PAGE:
The Penalty for Being Shy
Studies show gregarious types have an edge. Can others who aren't extroverted get ahead without giving up their personality?
The boss doesn't like you. The company is cutting back on the department you shine in. Everyone in the work world expects their share of challenges. But it turns out your most cherished you-your personality-may hold you back the most.
Companies want engaged employees, and a recent analysis of nearly 45,000 professionals says that personality could predict almost 50% of the way people engage at work. The people who were "positive, optimistic, hard-working and outgoing" tended to show more engagement, researchers found. The study was particularly interesting because up until now, most research on employee engagement has focused on specific contexts at work-like the culture of an organization or leadership quality-not a person's own traits.
Of course, people can't change their entire personality, but there are several conscious strategies you can deploy to stay up with the chatty Cathys in the office.
Let your boss hear from you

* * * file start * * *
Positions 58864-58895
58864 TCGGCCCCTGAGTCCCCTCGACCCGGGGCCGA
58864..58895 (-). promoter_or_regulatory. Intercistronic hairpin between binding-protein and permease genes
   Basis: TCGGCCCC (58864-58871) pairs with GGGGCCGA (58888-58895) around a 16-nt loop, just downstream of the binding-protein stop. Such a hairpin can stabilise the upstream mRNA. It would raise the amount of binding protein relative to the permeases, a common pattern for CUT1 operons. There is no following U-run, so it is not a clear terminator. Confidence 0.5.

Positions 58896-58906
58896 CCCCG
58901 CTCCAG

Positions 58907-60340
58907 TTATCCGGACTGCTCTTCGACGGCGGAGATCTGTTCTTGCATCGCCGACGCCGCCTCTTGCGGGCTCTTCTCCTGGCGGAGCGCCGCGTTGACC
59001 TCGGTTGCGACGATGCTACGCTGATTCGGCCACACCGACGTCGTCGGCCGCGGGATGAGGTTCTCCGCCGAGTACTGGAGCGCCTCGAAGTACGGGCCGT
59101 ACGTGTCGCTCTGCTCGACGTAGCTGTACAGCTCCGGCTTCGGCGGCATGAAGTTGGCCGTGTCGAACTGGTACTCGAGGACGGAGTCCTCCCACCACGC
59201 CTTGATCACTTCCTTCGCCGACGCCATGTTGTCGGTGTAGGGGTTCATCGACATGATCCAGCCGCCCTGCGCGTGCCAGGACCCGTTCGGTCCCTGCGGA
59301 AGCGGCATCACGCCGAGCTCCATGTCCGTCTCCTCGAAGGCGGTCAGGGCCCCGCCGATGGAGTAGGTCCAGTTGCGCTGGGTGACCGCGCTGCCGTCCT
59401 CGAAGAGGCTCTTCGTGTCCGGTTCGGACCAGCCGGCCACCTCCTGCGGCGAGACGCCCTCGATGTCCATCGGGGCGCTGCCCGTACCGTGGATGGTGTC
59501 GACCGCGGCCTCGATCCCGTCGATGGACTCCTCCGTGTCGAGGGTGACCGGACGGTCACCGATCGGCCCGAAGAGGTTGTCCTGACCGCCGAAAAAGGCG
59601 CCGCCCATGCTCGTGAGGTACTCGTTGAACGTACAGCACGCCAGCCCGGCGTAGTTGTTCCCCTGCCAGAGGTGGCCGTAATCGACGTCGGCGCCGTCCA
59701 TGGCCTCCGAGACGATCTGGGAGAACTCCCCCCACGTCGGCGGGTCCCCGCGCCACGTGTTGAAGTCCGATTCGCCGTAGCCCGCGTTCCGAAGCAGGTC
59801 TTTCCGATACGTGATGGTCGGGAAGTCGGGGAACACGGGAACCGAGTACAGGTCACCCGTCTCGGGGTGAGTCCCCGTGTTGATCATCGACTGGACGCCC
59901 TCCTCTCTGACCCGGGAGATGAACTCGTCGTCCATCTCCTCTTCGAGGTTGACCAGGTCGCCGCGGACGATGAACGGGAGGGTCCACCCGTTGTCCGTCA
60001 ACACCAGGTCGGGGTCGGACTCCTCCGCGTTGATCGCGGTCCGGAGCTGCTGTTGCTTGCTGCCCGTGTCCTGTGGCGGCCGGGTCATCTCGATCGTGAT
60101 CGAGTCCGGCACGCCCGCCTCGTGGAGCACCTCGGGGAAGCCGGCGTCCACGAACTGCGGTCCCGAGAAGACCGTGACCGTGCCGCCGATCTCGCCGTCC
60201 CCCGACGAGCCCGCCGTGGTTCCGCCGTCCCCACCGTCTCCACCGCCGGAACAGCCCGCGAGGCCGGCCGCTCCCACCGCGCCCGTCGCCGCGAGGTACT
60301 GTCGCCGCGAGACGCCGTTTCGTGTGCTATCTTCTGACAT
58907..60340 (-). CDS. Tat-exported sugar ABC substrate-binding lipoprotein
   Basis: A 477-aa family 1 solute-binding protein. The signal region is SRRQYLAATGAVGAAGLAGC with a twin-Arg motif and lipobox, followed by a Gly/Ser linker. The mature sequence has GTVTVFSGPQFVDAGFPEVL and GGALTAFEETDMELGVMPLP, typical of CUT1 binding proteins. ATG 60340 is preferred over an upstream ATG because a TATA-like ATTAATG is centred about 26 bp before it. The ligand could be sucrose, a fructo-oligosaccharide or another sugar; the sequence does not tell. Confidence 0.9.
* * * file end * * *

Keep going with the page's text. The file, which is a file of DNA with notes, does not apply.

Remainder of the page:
We know it sounds obvious, but one of the best ways to show you're engaged at work is to regularly check in with your boss. Though this is best done in person, "introverts have a tendency to be better at expressing themselves in written communications," says Gabrielle Bill, a Korn Ferry Advance career coach. To that end, you can mix up face-to-face meetings with emails or progress reports, if you think you can relay your enthusiasm and progress better.
Focus on nonverbal communication
For introverts, demonstrating engagement is especially tough in group contexts. Unlike extroverts, who speak up even if their ideas are half-baked, introverts generally need to think things through first. Which means they often don't say anything. "If you don't speak up, people assume it's because you have nothing to contribute," says Kim Zoller, CEO of ID360. "You have to prove them wrong."
One way to make contributions is to rely on nonverbal signals. A study from the University of California, Los Angeles found that 55% of messaging comes from body language, while only 7% is conveyed through actual words. By taking notes, nodding your head in agreement, and making eye contact with those who are speaking, you can make your engagement quite powerful.
Take small steps, starting with observation
It takes time to change behavior, particularly behavior that goes against what feels natural to us. But setting small, tangible goals-such as speaking up at least twice a week in meetings-can help improve the way you're viewed. If you're stumped on how to do this, start by observing the behavior of extroverts, says Mary Abbajay, president of the Careerstone Group in Washington, DC. Do they chitchat before meetings or invite colleagues for coffee breaks? By noticing the little things, you'll start to glean ideas for how you can push yourself within the proper context of the company.